*Untitled Manuscript Game*: Revisiting Exemplars

August 17, 2021    theme alpha play play-and-write medieval exemplar probability setup strategy components revision competition interaction player competition player interaction playtesting design

So a bad thing happened in one of the early playtests for UMG. Overall, if I can be forgiven for a small bit of self-praise, these playtests went really well! Players felt a certain friction between the pressure of acquiring texts in a coherent pattern and copying texts as quickly as possible, cards circulated around the table relatively well, and it was obvious that there were multiple viable paths to victory, depending on points earned from individual texts, collections of like texts, and possible layouts – as the pros call it, mise-en-page.

But Lauren discovered a bit of a bug in one match where we saw an extremely high percentage of prose texts come to market at regular intervals across the course of the game. There are currently eight (8) prose texts out of sixty-one (61) cards total in the whole game; and we saw six (6) of them appear in the first 25 draws are so. This is unusual but, obviously, not impossible; and in fact my weak grasp of probability and distributions says if it didn’t happen at least some of the time, that would mean I was designing a game that broke the laws of reality and happenstance. Thank goodness it happened! Someday, someone will flip all eight prose texts during setup, which calls for ten (10) intial cards to be available, and all will be right with the universe.

The problem is, Lauren decided to simply copy all of the highest-valued texts that she could and entirely avoid going for Exemplar bonuses in the center of the table. This is especially valuable with prose texts because they allow for the most flexibility in deployment. It was comparable to a game of Splendor where no one gets a noble – except, at least in every competitive group I’ve ever played with – no one really goes for nobles in Splendor anyway, because the most efficient path to 15 points doesn’t require it. (I’m sure there’s Splendor-meta that would demand such flexibility, let’s stay on topic here!) I want this to be a viable thing for Lauren to do, but I don’t want it to be consistently the best strategy in every play. If you ignore the main interactive mechanic of the game once, fine! If it’s the best thing to do most of the time – yikeses. Not good! I don’t want UMG to recreate the Splendor-dynamic (as I have experienced it).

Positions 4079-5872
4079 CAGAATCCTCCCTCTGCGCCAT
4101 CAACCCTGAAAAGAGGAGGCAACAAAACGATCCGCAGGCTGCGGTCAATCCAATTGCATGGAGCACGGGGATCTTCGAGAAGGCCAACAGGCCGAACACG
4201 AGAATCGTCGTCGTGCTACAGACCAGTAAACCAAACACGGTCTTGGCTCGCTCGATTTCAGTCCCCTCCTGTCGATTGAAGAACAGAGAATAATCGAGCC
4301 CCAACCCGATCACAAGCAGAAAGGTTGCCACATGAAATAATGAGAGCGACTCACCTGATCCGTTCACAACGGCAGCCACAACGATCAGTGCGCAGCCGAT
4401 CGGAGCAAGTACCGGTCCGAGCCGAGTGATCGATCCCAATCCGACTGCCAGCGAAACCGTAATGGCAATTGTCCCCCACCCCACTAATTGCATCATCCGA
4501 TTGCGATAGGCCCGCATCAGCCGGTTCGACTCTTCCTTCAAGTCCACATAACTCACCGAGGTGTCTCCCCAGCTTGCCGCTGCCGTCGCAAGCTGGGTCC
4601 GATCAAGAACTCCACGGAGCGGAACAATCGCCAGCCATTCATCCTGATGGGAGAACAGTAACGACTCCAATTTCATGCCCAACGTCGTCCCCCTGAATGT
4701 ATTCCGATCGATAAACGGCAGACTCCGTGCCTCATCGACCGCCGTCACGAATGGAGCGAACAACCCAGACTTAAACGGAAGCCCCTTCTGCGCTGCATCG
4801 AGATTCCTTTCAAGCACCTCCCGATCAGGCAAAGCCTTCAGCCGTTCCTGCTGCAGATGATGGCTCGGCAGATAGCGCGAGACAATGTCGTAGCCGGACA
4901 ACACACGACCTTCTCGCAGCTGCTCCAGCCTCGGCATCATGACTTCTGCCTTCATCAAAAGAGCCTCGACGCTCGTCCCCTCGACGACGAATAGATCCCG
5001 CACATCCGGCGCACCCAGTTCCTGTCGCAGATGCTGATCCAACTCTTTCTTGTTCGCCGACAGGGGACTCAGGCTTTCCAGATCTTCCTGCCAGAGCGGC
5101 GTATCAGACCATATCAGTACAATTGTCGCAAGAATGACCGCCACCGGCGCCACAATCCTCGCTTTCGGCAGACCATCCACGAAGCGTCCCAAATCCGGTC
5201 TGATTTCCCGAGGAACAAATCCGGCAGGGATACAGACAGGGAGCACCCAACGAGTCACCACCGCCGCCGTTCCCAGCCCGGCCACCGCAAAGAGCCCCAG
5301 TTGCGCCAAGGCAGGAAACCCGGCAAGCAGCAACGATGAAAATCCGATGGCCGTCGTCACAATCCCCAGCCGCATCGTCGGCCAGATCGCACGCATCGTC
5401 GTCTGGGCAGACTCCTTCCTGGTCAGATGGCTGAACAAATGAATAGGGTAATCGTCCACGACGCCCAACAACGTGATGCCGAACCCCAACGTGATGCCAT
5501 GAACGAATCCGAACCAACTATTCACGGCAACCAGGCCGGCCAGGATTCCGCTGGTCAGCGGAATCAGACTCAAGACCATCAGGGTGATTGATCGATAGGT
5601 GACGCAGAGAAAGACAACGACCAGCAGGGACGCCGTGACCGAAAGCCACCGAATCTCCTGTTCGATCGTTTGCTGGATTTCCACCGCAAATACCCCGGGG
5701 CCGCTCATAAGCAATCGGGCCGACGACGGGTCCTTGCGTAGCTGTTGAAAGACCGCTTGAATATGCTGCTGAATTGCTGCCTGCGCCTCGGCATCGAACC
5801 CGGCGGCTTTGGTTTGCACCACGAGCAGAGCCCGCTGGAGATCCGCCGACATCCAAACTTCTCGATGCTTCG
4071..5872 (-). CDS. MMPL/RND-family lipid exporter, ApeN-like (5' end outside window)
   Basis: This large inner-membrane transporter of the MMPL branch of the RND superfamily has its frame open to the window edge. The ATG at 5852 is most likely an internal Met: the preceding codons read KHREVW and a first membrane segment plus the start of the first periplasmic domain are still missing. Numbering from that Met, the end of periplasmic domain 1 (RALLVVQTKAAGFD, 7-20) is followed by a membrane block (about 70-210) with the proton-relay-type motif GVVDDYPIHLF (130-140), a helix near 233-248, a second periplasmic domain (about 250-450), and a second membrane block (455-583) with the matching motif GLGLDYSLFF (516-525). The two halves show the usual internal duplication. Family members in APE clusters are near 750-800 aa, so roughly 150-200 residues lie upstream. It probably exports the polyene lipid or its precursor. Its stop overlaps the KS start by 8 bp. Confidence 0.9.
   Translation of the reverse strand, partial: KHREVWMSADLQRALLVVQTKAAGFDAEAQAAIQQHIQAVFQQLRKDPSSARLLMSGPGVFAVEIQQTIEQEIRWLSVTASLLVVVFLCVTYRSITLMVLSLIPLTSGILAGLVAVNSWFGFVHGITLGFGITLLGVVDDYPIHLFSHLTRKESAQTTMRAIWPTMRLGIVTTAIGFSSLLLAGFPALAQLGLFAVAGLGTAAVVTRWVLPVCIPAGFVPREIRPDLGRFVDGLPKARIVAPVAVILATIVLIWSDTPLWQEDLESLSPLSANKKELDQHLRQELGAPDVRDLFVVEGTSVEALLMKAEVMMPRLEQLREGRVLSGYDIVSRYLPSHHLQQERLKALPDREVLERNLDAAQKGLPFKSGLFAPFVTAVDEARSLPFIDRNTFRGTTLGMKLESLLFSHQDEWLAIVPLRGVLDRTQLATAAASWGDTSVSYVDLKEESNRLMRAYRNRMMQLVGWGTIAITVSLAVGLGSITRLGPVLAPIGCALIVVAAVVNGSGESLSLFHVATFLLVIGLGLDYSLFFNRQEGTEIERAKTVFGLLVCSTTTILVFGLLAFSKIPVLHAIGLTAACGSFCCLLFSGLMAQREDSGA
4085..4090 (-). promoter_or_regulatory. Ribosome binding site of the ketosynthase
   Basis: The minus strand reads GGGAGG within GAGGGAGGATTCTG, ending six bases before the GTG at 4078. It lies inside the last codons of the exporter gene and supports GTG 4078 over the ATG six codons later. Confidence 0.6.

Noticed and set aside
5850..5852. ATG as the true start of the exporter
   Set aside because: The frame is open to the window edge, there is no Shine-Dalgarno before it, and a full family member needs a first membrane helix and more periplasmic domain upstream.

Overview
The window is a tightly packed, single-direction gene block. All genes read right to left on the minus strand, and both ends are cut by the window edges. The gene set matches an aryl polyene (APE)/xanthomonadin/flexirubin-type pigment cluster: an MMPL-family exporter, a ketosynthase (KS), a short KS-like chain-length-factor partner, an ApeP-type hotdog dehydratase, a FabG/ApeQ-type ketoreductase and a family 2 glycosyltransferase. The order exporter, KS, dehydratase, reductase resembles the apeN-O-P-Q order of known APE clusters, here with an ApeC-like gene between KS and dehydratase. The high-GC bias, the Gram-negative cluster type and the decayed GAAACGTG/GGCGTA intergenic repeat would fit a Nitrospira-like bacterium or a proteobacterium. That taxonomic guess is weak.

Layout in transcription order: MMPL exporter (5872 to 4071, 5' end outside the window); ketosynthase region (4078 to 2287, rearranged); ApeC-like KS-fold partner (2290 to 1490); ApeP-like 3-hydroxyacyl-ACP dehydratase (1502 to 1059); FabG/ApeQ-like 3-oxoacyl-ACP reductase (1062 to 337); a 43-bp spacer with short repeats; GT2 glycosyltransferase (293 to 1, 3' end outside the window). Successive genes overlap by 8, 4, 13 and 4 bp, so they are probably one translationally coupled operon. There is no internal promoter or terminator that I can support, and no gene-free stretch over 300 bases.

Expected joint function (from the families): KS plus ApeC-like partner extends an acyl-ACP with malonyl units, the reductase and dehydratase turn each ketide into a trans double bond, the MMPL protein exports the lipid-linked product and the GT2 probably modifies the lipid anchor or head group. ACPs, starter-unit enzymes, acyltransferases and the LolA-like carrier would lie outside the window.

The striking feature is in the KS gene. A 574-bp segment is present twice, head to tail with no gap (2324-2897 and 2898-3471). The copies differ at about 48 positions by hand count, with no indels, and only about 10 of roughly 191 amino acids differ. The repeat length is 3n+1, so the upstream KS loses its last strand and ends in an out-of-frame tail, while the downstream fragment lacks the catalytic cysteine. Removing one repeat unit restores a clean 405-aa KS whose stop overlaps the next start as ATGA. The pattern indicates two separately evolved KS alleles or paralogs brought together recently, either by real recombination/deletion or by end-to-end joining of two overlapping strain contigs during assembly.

You might say: “But Tom, that was one playtest, aren’t you overreacting?” NO! Because, again, that tenuous grasp of probability lurks in my mush-brain, and it’s pretty sure those eight (8) prose texts, along with some of the more valuable poems, will appear often enough in the first X relevant draws to make Lauren’s strategy at least apparently strong in every play – which re-introduces through my design choice a problem that could arise only by chance. Oh no!

The question was: what strategies did I want to make competitive with the Ruthless Lauren Approach (RLA)? And how could I encourage greater interaction between aside from competing to enact that approach more efficiently?

The result was a full overhaul of how Exemplar Cards are scored. In my original conception, you had to complete every poem in a given manuscript to score points for it at all. But it’s hard to find every text in a given manuscript and harder to copy all of those texts in the time it might take the RLA to just cram in as many points as possible and end the game.

Now, I’ve given the opportunity for partial completion for each Exemplar – meaning you can score more than one, and you can get variable points for how many texts you complete. I determined these points using some funky python modules (ok, it’s just PANDAS over and over), and Sam made brand new cards for me to try out with those values. What fun!

More details later, after more playtests!

-- Tom

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